Raspberry PI controlled Light Clapper

This is one of my first Raspberry PI projects, and consists of a Raspberry connected to a microphone which detects an hand clap and then controls via GPIO a relay that powers the lamp.

The code used for the detecting the clap (which is not perfect, because it analyzes only the volume of the microphone) is this:
[actually this is not the same code used in the video above, it has been improved, in fact the delay between the two claps is reduced in this script]

The code has been written only to provide a proof-of-concept project, and it’s written joining various pieces of code found in the Internet, so don’t expect this code to be bug free or well written. It is not.
You should use it to understand the way it works and to write something better or to adapt it to your own project.

import urllib
import urllib2
import os, sys
import ast
import json
import os
import getpass, poplib
from email import parser
import RPi.GPIO as GPIO

file = 'test.flac'

import alsaaudio, time, audioop

class Queue: 
    """A sample implementation of a First-In-First-Out
       data structure."""
    def __init__(self):
        self.size = 35
        self.in_stack = []
        self.out_stack = []
        self.ordered = []
        self.debug = False
    def push(self, obj):
    def pop(self):
        if not self.out_stack:
            while self.in_stack:
        return self.out_stack.pop()
    def clear(self):
        self.in_stack = []
        self.out_stack = []
    def makeOrdered(self):
        self.ordered = []
        for i in range(self.size):
            #print i
            item = self.pop()

        if self.debug:
            i = 0
            for k in self.ordered:   
                if i == 0: print "-- v1 --"
                if i == 5: print "-- v2 --"
                if i == 15: print "-- v3 --"
                if i == 20: print "-- v4 --"
                if i == 25: print "-- v5 --"

                for h in range(int(k/3)):
                print ""

    def totalAvg(self):
        tot = 0
        for el in self.in_stack:
            tot += el

        for el in self.out_stack:
            tot += el

        return float(tot) / (len(self.in_stack) + len(self.out_stack))

    def firstAvg(self):
        tot = 0
        for i in range(5):
            tot += self.ordered[i]
        return tot/5.0

    def secondAvg(self):
        tot = 0
        for i in range(5,15):
            tot += self.ordered[i]
        return tot/10.0

    def thirdAvg(self):
        tot = 0
        for i in range(15,20):
            tot += self.ordered[i]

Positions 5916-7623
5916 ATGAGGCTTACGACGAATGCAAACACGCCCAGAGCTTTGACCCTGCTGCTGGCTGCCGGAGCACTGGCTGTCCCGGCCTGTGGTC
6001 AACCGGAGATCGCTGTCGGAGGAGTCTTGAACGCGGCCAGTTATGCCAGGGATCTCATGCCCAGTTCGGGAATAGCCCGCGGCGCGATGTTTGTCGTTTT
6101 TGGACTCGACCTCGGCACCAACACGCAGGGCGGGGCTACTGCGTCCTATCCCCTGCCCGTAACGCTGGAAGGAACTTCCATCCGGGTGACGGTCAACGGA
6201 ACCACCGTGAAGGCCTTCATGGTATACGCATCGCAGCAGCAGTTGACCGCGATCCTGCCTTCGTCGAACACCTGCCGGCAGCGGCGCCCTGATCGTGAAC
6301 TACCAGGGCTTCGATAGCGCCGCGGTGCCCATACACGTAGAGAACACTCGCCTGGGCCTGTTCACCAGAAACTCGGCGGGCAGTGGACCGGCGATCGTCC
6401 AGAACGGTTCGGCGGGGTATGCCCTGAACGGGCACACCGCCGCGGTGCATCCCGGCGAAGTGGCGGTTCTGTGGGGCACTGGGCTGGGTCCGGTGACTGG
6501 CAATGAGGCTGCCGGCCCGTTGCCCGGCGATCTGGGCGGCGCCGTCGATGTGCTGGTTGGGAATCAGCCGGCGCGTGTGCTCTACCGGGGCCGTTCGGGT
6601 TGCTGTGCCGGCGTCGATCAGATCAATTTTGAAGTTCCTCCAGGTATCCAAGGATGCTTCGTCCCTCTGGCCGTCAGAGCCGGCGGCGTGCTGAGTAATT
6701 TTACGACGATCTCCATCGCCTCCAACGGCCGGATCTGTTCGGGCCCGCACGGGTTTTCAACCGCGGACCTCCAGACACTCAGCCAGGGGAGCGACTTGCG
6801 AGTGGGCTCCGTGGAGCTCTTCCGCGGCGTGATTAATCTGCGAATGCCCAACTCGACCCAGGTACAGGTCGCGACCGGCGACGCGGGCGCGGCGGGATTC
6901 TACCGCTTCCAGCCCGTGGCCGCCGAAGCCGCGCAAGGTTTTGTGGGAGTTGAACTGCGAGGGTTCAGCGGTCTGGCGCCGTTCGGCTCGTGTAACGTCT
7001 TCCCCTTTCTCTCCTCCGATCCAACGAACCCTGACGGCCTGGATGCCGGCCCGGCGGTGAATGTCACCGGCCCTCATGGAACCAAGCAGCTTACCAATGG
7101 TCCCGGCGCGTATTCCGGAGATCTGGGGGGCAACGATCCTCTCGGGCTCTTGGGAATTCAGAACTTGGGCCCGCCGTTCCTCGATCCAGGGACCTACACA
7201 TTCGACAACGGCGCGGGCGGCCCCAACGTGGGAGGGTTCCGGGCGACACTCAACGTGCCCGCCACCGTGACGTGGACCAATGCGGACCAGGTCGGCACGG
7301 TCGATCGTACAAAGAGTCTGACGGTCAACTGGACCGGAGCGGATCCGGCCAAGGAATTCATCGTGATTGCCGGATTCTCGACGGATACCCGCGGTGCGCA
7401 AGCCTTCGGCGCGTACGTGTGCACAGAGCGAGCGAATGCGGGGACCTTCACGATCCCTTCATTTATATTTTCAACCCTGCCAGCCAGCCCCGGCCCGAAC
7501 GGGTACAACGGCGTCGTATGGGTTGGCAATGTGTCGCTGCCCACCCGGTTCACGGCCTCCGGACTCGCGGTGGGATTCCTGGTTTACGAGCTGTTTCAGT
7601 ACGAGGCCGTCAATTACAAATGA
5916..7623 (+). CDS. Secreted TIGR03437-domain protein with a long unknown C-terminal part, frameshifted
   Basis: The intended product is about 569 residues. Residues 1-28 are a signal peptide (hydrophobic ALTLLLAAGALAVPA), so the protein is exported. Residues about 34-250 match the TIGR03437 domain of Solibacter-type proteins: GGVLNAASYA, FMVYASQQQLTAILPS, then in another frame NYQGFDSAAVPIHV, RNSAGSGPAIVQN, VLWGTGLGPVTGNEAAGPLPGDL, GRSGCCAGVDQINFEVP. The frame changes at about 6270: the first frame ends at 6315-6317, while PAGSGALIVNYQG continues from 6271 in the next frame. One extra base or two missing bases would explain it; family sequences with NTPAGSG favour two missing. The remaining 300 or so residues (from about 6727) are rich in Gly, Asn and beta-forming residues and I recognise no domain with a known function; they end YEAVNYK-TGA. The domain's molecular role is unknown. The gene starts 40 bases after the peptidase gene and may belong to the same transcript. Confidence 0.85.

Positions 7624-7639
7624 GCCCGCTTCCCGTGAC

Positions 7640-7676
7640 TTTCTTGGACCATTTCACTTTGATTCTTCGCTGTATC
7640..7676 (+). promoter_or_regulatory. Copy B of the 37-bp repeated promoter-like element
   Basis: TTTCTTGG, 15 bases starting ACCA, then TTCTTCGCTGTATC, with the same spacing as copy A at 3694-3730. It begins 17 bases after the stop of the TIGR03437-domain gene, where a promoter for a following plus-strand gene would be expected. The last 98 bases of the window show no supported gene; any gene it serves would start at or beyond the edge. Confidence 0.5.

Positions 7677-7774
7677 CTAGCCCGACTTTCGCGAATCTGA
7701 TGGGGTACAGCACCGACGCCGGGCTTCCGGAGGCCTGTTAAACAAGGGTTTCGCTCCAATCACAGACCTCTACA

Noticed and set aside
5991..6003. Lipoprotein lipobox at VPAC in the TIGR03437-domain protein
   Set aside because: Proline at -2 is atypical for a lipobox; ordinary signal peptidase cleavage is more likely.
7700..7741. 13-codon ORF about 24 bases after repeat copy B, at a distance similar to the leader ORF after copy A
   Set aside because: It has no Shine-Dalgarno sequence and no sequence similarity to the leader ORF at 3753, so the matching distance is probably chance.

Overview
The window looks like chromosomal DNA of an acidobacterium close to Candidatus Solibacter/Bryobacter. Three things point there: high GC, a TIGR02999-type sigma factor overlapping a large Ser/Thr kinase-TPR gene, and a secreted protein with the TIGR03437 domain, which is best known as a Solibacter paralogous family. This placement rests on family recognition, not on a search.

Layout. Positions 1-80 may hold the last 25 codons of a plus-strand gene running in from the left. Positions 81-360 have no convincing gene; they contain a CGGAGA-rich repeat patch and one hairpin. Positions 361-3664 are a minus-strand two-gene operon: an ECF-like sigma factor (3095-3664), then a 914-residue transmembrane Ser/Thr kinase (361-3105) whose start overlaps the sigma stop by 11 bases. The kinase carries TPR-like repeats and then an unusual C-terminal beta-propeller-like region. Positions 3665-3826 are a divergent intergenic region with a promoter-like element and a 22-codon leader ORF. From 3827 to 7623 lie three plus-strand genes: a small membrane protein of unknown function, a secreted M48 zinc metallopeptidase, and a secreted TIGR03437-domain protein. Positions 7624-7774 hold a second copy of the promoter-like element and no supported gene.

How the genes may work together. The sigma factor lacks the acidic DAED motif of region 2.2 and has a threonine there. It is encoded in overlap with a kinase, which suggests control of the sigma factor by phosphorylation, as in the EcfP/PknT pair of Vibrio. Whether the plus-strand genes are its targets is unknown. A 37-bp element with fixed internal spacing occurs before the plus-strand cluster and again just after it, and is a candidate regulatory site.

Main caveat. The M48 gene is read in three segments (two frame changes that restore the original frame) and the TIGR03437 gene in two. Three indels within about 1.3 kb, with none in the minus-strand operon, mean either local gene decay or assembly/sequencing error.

return tot/5.0

    def fourthAvg(self):
        tot = 0
        for i in range(20,30):
            tot += self.ordered[i]
        return tot/10.0

    def fifthAvg(self):
        tot = 0
        for i in range(30,35):
            tot += self.ordered[i]
        return tot/5.0

def wait_for_sound():
    GPIO.setup(11, GPIO.OUT)

    # Open the device in nonblocking capture mode. The last argument could
    # just as well have been zero for blocking mode. Then we could have
    # left out the sleep call in the bottom of the loop
    card = 'sysdefault:CARD=Microphone'
    inp = alsaaudio.PCM(alsaaudio.PCM_CAPTURE,alsaaudio.PCM_NONBLOCK, card)

    # Set attributes: Mono, 8000 Hz, 16 bit little endian samples

    # The period size controls the internal number of frames per period.
    # The significance of this parameter is documented in the ALSA api.
    # For our purposes, it is suficcient to know that reads from the device
    # will return this many frames. Each frame being 2 bytes long.
    # This means that the reads below will return either 320 bytes of data
    # or 0 bytes of data. The latter is possible because we are in nonblocking
    # mode.

    last = 0
    max = 0
    clapped = False
    out = False
    fout = open("/var/www/cgi-bin/clapper/killme", "w")

    queue = Queue();
    avgQueue = Queue();

    n = 0; 
    while True:
        fin = open("/var/www/cgi-bin/clapper/killme", "r")
        if fin.readline() == "1n":
        # Read data from device
        l,data = inp.read()
        if l:
            err = False
            volume = -1
                volume = audioop.max(data, 2)
                print "err";
                err = True
            if err: continue

            n = n + 1
            n2 = n2 + 1
            if n2 > 500:

            if n > queue.size:
                avg = avgQueue.totalAvg()
                print "avg last fragments: " + str(avg)

                low_limit = avg + 10
                high_limit = avg + 30

                v1 = queue.firstAvg();
                v2 = queue.secondAvg();
                v3 = queue.thirdAvg();
                v4 = queue.fourthAvg();
                v5 = queue.fifthAvg();
                if False:
                    print "v1: "+str(v1)+"n"
                    print "v2: "+str(v2)+"n"
                    print "v3: "+str(v3)+"n"
                    print "v4: "+str(v4)+"n"
                    print "v5: "+str(v5)+"n"
                #if v1 < low_limit: print str(n)+": v1 ok"                 #if v2 > high_limit: print str(n)+": v2 ok"
                #if v3 < low_limit: print str(n)+": v3 ok"                 #if v4 > high_limit: print str(n)+": v4 ok"
                #if v5 < low_limit: print str(n)+": v5 ok"

                if v1 < low_limit and v2 > high_limit and v3 < low_limit and v4 > high_limit and v5 < low_limit:
                    print str(time.time())+": sgaMED"
                    out = not out
                    GPIO.output(11, out)
                    n = 0




The code was found on the Internet and then adapted for my purposes. It uses a standard USB microphone, and should work with most of the linux-compatible USB mics (I think even webcam integrated mics).


Questo è un posto di prova. Ho pensato che visto che anche chi non ha nulla da dire tiene un blog, anch’io avrei potuto farlo. Non sono tanto sicuro che sia vero però.